The incident is currently under review by the Seattle Office of Police Accountability.
Events leading up to the arrest
Hreha arrived on Capitol Hill at approximately 7:30 p.m.to help a group of friends operate a hot dog stand on 11th Avenue, in front of Rain City Fit.
Hreha's duties that Saturday evening included slicing and grilling onions for the hot dogs, which were distributed to protesters free of charge.
Hreha decided to call it a night at approximately 10:25 p.m. Then something strange happened, he said.
"When I stepped away from the hot dog stand to say goodbye, I pulled my mask down again to have a cigarette. And that's when a green laser hit my chest — it kind of scanned the people next to me and then stopped on me," he said.
"It was almost like a barcode — the scanner at the grocery store checkout ... it was coming from the rooftop of the building on the corner."
That building was the Richmark Label warehouse, located on East Pine Street between 11th and 12th avenues.
Hreha looked up and saw three people he believed to be police snipers. "They had, you know, the the laser scopes exposed," he said.
A wrongful arrest
Hreha and his attorney, Talitha Hazelton, maintain Hreha was wrongfully arrested and that he was never in possession of, nor did he deploy, any laser.
"It's clear I was wrongfully arrested — I didn't commit a crime," Hreha said. "But was my arrest motivated by a desire for retribution? I don't know."
A spokesperson for the Seattle Police Department declined to comment on Hreha's arrest, citing an ongoing investigation.
As of Thursday afternoon, no charges have been filed against Hreha.
In addition to demanding a 50% funding cut to the Seattle Police Department, local activists have called on officials to release protesters taken into custody, without filing charges.
Seattle City Attorney Pete Holmes said in a statement Wednesday that he did not intend to bring criminal charges against peaceful demonstrators.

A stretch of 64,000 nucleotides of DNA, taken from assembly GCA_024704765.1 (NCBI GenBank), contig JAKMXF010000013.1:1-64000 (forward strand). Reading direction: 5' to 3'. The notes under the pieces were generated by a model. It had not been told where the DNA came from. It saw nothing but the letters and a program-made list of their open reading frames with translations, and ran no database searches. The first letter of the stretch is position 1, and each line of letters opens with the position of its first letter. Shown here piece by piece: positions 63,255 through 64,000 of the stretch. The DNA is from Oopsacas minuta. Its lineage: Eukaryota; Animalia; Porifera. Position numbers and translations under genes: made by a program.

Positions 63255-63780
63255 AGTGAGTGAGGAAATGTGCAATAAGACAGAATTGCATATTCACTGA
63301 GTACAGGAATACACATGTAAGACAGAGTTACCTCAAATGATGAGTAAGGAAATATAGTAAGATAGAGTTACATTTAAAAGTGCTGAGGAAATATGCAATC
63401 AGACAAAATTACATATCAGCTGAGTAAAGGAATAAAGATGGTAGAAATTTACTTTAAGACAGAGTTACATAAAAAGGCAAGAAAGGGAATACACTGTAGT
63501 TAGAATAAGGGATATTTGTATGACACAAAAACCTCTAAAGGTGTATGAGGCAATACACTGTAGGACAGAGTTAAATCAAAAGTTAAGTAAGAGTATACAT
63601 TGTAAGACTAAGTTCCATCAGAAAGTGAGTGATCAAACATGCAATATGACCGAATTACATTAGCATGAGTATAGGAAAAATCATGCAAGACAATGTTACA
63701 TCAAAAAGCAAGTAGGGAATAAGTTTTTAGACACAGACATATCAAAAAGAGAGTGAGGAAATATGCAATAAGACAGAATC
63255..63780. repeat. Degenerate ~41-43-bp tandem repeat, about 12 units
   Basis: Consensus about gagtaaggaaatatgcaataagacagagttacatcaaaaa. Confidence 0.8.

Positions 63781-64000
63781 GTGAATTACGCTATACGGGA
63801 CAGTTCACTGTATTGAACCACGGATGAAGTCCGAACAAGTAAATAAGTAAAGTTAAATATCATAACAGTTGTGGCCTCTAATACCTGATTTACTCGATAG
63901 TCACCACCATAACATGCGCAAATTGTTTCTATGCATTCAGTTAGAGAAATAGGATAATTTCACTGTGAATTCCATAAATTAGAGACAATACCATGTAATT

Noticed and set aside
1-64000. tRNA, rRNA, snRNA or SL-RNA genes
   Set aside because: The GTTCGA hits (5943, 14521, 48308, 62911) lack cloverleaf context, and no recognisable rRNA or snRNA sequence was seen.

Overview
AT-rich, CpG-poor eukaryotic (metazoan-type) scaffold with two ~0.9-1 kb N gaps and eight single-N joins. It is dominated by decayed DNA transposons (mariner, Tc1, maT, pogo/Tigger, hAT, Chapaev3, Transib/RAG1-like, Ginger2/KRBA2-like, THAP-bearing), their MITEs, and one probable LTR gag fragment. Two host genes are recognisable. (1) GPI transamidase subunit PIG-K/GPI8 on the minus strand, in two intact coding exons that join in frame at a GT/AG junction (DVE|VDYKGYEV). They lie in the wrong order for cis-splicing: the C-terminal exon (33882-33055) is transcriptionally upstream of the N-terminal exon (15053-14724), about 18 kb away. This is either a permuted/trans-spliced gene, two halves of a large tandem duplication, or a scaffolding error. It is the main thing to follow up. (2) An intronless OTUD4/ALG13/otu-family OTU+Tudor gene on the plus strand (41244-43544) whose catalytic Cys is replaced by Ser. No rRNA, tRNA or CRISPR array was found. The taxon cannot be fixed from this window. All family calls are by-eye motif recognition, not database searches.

Hazelton, however, said there could be lasting consequences for people who find themselves wrongfully arrested — even when no charges are brought against them.
"These will persist on their criminal history searches as an arrest that came up, and they’ll be in the system until a function of time passes," she said. "There's a ripple effect of the permanency of these street level decisions, and the failure of anyone in a position of power to remedy them.”
She added that there's a possibility charges could be filed years down the road, if prosecutors later elect to do so. Unlawfully discharging a laser in Washington state can either be classified as a gross misdemeanor or a class C felony, which carries penalties of up to five years in prison, or up to a $10,000 fine.
Hazelton also called attention to the arresting officers' choice to photograph Hreha's face, which she argues, would be an unreliable way to identify someone from the distance at which police on the rooftop had observed him.
In addition to contesting his arrest, Hreha said he was left without access to four of the five medications he takes — two of which were in a fanny pack he had at the time of his arrest — for the duration of his jail stay. He was there for approximately 43 hours, according to jail records, and was released without bail.
Hreha said the experience of being arrested has left him shaken, but even more understanding of the outrage fueling nationwide demands for greater police accountability.
"I just feel like I have a bit of a target on my back," he said. "But it's nothing compared to what Black people and people of color go through on a daily basis."